Ekman, Levenson, and Friesen (1983)

From How Emotions Are Made
Jump to: navigation, search

Chapter 1 endnote 21 & 23, from How Emotions are Made: The Secret Life of the Brain by Lisa Feldman Barrett.
Some context is:

[note 21] While face-posing, subjects could use a mirror and were coached by Ekman himself to move particular facial muscles.


[note 23] The 1983 study did, in fact, observe bodily changes as people posed the required facial configurations. This is a remarkable finding: just posing a particular facial configuration changed the test subjects’ peripheral nervous system activity, even while they were comfortably motionless in a chair. Their fingertips were warmer when posing a scowl (anger pose). Their heartbeats were faster when posing scowls, wide-eyed startle (fear pose), and pouts (sad pose) when compared to the poses for happiness, surprise, and disgust.

The classic 1983 study by Ekman and colleagues included 16 participants: 12 professional actors, and four scientists who study the face. The study evoked emotion in two ways:[1]

  1. By directing test subjects, muscle by muscle, to make and hold facial stereotypes from the basic emotion method for 10 seconds each (as described in How Emotions are Made); and,
  2. By having test subjects "relive" (i.e., remember) past experiences involving each emotion category for 30 seconds each. For example, for sadness, test subjects might have recalled a loved one who passed away; for anger, they might have recalled an insult.

During both tasks, the subjects' facial movements were recorded on videotape, and their physiological measurements were taken — left and right hand temperature (measured on the palmar surface of middle fingers), heart rate, skin conductance, and forearm tension. Only 55.8% of the relived emotion data were used; the other recollections were either not intense enough, or other emotions were also experienced with similar intensity.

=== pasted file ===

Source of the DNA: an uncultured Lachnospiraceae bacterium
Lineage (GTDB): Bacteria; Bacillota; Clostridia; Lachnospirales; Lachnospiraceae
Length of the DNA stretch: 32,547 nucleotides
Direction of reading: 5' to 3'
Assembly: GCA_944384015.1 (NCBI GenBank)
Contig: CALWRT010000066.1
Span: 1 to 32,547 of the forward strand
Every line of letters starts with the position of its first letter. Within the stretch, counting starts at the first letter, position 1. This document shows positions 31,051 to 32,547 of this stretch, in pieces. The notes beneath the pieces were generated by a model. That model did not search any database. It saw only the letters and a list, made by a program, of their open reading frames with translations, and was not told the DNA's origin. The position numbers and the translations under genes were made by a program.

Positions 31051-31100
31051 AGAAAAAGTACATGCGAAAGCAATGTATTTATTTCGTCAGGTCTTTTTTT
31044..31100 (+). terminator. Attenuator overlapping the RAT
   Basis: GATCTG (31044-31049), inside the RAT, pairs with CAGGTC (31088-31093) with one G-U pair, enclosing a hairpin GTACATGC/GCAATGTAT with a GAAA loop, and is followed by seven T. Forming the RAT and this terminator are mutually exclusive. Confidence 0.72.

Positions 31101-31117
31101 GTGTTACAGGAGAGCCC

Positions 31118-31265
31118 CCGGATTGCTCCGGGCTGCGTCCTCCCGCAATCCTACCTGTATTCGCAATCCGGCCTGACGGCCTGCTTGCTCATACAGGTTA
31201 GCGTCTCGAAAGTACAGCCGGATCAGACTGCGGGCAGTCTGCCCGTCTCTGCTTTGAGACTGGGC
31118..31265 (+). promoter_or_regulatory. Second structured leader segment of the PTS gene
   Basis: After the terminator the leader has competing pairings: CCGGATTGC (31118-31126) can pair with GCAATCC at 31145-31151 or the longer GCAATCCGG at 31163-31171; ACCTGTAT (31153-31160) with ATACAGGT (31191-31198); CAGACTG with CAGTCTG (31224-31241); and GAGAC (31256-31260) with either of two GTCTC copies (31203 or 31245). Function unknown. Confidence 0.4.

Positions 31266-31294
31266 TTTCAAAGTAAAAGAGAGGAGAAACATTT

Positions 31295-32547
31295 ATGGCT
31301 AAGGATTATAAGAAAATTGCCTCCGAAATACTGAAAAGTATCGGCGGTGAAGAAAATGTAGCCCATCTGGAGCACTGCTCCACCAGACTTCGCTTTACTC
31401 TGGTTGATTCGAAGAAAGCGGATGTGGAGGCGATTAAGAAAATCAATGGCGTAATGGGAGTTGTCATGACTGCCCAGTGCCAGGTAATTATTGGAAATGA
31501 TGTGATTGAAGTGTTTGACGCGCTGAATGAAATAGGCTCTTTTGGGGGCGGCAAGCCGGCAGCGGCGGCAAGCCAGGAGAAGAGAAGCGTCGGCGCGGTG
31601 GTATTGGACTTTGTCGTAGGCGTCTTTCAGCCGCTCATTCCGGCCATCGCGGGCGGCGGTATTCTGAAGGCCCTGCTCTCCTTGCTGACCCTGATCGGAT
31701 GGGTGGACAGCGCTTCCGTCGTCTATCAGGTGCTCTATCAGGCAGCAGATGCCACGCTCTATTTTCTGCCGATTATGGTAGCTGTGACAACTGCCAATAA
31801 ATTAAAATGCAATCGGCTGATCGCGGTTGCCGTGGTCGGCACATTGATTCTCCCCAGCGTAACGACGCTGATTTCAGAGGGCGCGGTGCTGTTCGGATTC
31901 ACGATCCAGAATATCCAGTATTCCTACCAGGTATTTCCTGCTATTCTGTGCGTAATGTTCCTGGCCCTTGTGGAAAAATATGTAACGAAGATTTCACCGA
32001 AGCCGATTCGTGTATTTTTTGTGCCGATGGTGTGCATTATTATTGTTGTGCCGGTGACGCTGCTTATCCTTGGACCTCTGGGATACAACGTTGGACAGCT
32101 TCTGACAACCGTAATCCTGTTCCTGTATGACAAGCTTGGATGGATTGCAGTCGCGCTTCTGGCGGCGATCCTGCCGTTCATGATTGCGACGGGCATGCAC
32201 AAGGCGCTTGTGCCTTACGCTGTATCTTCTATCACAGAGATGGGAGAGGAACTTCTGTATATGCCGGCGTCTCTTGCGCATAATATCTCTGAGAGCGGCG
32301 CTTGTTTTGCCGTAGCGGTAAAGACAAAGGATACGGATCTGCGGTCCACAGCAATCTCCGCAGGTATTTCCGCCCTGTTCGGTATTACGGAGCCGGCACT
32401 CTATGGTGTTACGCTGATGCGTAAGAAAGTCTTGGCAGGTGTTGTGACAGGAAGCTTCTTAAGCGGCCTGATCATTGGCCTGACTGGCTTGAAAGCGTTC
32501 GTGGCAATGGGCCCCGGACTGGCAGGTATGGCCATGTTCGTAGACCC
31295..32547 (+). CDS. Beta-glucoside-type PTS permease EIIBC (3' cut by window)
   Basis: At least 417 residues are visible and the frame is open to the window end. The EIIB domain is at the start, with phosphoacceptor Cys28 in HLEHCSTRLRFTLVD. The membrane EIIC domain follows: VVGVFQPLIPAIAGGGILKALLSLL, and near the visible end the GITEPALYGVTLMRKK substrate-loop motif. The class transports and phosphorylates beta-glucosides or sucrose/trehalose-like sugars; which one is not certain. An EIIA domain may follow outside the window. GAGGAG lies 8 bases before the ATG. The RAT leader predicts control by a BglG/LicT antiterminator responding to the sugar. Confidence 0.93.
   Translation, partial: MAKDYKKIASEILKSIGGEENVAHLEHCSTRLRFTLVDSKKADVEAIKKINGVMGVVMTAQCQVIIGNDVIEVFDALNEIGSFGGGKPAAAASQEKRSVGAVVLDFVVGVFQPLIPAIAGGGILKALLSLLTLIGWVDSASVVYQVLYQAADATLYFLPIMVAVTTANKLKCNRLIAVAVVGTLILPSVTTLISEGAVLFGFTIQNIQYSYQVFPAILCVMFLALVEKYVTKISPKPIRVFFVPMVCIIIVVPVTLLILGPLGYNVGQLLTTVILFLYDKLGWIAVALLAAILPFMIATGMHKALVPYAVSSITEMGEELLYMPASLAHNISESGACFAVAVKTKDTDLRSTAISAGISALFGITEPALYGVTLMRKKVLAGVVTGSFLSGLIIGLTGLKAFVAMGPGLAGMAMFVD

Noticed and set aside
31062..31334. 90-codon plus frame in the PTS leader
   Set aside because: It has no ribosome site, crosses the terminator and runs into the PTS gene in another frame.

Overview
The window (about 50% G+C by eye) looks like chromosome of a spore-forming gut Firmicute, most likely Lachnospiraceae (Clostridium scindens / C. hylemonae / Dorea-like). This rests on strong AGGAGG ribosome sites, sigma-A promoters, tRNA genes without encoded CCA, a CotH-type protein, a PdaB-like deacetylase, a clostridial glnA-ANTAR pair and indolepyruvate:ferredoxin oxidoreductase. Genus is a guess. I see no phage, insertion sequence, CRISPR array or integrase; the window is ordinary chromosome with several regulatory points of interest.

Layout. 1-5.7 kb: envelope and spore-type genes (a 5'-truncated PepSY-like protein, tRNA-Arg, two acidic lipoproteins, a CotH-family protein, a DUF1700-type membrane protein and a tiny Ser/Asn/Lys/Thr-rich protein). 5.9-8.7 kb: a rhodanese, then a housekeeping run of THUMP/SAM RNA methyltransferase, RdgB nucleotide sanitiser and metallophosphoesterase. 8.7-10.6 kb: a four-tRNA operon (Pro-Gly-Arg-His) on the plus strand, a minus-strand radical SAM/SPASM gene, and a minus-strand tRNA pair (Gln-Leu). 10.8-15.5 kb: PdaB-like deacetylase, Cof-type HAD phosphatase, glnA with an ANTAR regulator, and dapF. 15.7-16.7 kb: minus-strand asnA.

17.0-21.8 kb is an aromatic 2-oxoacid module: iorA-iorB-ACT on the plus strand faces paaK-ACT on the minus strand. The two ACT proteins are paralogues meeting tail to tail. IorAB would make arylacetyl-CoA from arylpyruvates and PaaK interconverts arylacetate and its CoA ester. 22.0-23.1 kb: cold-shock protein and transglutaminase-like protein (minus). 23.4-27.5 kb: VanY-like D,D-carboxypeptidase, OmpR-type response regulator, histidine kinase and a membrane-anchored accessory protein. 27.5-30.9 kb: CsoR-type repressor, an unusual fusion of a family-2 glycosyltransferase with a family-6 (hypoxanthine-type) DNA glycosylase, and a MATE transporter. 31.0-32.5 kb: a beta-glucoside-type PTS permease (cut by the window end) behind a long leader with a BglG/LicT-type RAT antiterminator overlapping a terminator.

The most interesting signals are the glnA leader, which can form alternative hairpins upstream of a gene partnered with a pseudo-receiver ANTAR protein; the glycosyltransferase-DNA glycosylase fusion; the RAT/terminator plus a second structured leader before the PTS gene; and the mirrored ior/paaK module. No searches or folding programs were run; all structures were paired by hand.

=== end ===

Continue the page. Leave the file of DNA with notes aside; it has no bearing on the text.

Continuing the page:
Ekman and colleagues describe their findings: "This experiment provides the first evidence (to our knowledge) of autonomic differences among four negative emotions... as well as showing general distinctions between positive and negative emotions in both tasks." Heart rate increased during anger, fear, and sadness (as compared to happiness, surprise, and disgust).  Finger temperature change was largest in anger and significantly greater than during fear, sadness, happiness, surprise and disgust.  A temperature change like this would occur when blood vessels dilate so that it is easy to move your arms and legs.  This will happen any time a person feels challenged (in a demanding situation that you feel you can cope with), even when you are not angry.[2][3]


Notes on the Notes

  1. Ekman, Paul, Robert W. Levenson, and Wallace V. Friesen. 1983. “Autonomic Nervous System Activity Distinguishes Among Emotions.” Science 221 (4616): 1208–1210.
  2. Tomaka, Joe, Jim Blascovich, Robert M. Kelsey, and Christopher L. Leitten. 1993. "Subjective, physiological, and behavioral effects of threat and challenge appraisal." Journal of Personality and Social Psychology 65 (2): 248-260.
  3. Tomaka, Joe, Jim Blascovich, Jeffrey Kibler, and John M. Ernst.  1997. "Cognitive and physiological antecedents of threat and challenge appraisals." Journal of Personality and Social Psychology 73 (1): 63-72.